Medea and Electra Sixth Episode: The Messenger Questions and Answers

Euripides

Sixth Episode: The Messenger Questions and Answers

Study Questions
1. What causes the Messenger’s haste from the palace?

2. How does Medea initially respond to the news that Creon and the princess are dead?

3. Why does Medea exhort the Messenger to tell his tale slowly?

4. To whom does the Messenger compare the princess, when he speaks of the honor he and the other servants pay her?

5. According to the Messenger, how did the princess first react upon seeing Medea’s children?

6. What made the princess change her mind?

7. How much time elapsed between the bestowal of the gifts and the death of the princess?

8. How did Creon die?

9. To what does the Messenger compare human life, after he has completed his tale?

10. How does the Chorus judge the way the gods have treated Jason?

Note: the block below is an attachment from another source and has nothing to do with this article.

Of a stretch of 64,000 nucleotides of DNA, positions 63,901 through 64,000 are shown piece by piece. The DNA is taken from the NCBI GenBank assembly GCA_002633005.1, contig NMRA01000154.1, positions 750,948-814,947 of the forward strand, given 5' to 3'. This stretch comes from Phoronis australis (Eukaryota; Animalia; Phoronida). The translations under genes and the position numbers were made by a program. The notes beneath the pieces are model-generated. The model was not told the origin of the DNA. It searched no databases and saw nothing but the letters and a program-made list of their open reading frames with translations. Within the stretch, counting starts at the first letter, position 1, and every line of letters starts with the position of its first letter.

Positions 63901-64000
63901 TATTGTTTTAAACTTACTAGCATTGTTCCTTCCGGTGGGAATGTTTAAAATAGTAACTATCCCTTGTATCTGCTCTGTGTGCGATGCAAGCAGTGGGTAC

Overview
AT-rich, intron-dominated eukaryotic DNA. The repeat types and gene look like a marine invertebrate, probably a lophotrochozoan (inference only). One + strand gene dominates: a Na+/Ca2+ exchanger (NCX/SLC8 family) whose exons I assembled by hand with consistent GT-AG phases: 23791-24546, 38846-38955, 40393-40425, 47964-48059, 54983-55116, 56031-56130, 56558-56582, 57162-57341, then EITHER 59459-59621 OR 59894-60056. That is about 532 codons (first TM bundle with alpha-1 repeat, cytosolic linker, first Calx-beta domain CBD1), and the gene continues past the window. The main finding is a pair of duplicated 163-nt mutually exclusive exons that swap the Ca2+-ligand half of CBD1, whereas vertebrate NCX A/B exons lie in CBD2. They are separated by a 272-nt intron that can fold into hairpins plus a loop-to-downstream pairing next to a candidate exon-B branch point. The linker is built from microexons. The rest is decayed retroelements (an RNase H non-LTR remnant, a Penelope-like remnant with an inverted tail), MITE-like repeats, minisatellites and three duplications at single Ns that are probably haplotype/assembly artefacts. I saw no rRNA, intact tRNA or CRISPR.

Answers
1. The fact and manner of the two deaths have necessitated Medea’s immediate escape, and he wishes to warn her.

2. She calls it a beautiful message, and promises to regard the Messenger forever as her benefactor and friend.

3. She says it will give her twice as much delight to hear that the pair died horribly.

4. The Messenger says the servants honor the princess as they once honored Medea.

5. She turned her face away, in anger and disgust.

6. She was softened by Jason’s appeal on their behalf, and by the incomparable beauty of the gifts.

7. The poison began to take effect almost immediately, but the suffering ocurred over “long, long moments.” In Greek tragedy, staged time almost always proceeds continuously, so the ordeal of the princess and Creon would have occurred during the previous episode, while Medea was debating over her plans.

8. Upon seeing what had become of his daughter, Creon threw himself on her body, thus exposing himself to the deadly poison as well. He was literally skinned alive.

9. The Messenger says human life is “nothing but a shadow,” and anyone who thinks mortals can find happiness in it is wrong.

10. They maintain his punishment was deserved.